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March of the Penguins

       Nature
At the end of each Antarctic summer, the emperor penguins of the South Pole journey to their traditional breeding grounds in a fascinating mating ritual that is captured in this documentary by intrepid filmmaker Luc Jacquet. The journey across frozen tundra proves to be the simplest part of the ritual, as after the egg is hatched, the female must delicately transfer it to the male and make her way back to the distant sea to nourish herself and bring back food to her newborn chick.

The Kingdom How Fungi Made Our World

   2018    Science
You find fungi in Antarctica and in nuclear reactors. They live inside your lungs and your skin is covered with them. Fungi are the most under appreciated and unexplained organisms, yet they could cure you from smallpox and turn cardboard boxes into forests. They could even transform Mars into Eden. There are vastly more fungi species than plants and each and every one of them plays a crucial role in life’s support systems. Join us on a journey into the mysterious world of Fungi to witness their beauty, unravel their mysteries and discover how this secret kingdom is essential to life on Earth, and may in fact hold the key to our future.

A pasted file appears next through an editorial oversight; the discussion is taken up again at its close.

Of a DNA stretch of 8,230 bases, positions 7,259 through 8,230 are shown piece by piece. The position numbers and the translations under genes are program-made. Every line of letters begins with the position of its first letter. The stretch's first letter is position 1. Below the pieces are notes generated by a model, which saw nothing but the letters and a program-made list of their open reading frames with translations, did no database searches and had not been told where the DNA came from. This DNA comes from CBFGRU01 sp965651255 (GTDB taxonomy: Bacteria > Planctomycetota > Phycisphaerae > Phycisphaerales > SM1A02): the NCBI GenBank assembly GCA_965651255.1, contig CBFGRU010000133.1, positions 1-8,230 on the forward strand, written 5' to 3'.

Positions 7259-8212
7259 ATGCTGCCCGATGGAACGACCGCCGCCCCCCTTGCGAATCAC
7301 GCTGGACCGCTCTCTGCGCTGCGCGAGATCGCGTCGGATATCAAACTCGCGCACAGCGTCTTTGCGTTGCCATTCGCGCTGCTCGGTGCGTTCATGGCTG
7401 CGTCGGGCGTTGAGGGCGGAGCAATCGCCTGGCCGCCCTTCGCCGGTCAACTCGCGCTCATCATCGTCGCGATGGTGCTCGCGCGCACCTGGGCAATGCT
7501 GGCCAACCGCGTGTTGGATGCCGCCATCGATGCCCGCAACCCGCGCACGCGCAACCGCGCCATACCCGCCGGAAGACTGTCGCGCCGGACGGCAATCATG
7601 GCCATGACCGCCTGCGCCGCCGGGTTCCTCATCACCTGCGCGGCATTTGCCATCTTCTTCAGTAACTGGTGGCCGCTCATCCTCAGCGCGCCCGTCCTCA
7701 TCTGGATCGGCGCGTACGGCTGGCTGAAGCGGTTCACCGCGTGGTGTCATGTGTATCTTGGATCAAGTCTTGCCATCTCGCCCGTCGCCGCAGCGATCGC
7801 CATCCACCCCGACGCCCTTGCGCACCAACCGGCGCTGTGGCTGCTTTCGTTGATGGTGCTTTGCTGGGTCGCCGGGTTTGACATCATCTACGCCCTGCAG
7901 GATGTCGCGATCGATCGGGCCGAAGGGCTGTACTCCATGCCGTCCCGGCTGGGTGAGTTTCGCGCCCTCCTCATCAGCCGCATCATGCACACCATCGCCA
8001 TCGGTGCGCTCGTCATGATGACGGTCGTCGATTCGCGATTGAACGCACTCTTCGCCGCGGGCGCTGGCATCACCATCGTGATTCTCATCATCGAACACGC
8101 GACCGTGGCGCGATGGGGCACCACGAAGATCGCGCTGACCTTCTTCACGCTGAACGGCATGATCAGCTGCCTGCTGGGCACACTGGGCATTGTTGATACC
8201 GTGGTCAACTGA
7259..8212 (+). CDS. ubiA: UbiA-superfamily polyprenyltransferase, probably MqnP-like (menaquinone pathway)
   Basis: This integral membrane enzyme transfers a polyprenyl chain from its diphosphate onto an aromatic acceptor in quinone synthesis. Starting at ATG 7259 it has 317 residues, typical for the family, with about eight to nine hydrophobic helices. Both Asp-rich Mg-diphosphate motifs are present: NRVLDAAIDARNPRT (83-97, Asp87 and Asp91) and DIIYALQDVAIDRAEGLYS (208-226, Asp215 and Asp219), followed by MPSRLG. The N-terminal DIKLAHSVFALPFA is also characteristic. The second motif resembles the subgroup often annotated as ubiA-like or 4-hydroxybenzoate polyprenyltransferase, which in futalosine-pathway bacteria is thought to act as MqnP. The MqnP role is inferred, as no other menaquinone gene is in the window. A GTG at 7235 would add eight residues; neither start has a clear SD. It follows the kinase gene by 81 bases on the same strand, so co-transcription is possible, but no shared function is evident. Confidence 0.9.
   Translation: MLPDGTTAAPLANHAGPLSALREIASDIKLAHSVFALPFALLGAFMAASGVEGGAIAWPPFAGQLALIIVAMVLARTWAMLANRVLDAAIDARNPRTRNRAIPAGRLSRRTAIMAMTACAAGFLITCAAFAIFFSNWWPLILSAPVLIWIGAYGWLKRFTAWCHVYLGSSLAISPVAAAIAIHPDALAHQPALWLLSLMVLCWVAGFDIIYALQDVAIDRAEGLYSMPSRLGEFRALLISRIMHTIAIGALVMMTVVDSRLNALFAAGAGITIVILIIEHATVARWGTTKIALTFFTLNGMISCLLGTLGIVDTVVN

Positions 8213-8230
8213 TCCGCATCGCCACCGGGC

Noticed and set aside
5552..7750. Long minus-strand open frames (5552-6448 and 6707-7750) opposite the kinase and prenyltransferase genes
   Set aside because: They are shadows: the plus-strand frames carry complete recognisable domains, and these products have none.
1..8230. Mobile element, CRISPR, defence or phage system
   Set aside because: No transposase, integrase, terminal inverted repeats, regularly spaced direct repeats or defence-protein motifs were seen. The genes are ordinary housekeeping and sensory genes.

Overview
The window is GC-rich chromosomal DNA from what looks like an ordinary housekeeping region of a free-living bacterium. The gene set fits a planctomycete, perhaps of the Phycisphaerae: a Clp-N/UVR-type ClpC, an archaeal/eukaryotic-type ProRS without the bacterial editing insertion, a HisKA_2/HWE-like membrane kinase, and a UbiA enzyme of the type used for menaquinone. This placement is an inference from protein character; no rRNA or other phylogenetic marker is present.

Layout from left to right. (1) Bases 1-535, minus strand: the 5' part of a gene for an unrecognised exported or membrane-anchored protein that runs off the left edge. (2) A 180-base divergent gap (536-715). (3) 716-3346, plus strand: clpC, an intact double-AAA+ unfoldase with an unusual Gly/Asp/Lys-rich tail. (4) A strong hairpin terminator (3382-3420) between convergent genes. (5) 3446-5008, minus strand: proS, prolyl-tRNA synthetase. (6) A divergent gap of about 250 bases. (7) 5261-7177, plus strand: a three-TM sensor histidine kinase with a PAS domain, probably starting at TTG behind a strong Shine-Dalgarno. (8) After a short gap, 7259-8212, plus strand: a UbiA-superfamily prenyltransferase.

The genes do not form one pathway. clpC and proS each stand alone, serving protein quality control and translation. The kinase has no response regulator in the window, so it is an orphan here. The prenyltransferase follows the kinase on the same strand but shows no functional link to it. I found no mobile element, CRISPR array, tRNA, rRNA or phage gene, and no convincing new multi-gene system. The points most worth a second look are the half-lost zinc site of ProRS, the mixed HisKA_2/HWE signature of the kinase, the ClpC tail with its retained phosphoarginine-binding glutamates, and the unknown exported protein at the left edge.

Frozen Planet: The Last Frontier

   2011    Culture
The documentary series reveals the extraordinary riches and wonders of the Polar Regions that have kept people visiting them for thousands of years. Today, their survival relies on a combination of ancient wisdom and cutting-edge science. Most Arctic people live in Siberia, either in cities like Norilsk - the coldest city on earth - or out on the tundra, where tribes like the Dogan survive by herding reindeer, using them to drag their homes behind them. On the coast, traditional people still hunt walrus from open boats - it is dangerous work, but one big walrus will feed a family for weeks. Settlers are drawn to the Arctic by its abundant minerals; the Danish Armed Forces maintain their claim to Greenland's mineral wealth with an epic dog sled patrol, covering 2,000 miles through the winter. Above, the spectacular northern lights can disrupt power supplies so scientists monitor it constantly, firing rockets into it to release a cloud of glowing smoke 100 kilometres high. In contrast, Antarctica is so remote and cold that it was only a century ago that the first people explored the continent. Captain Scott's hut still stands as a memorial to these men. Science is now the only significant human activity allowed; robot submarines are sent deep beneath the ice in search of new life-forms, which may also be found in a labyrinth of ice caves high up on an active volcano. Above, colossal balloons are launched into the purest air on earth to detect cosmic rays. At the South Pole there is a research base designed to withstand the world's most extreme winters. Cut off from the outside world for six months, the base is totally self-sufficient, even boasting a greenhouse.
Series: Frozen Planet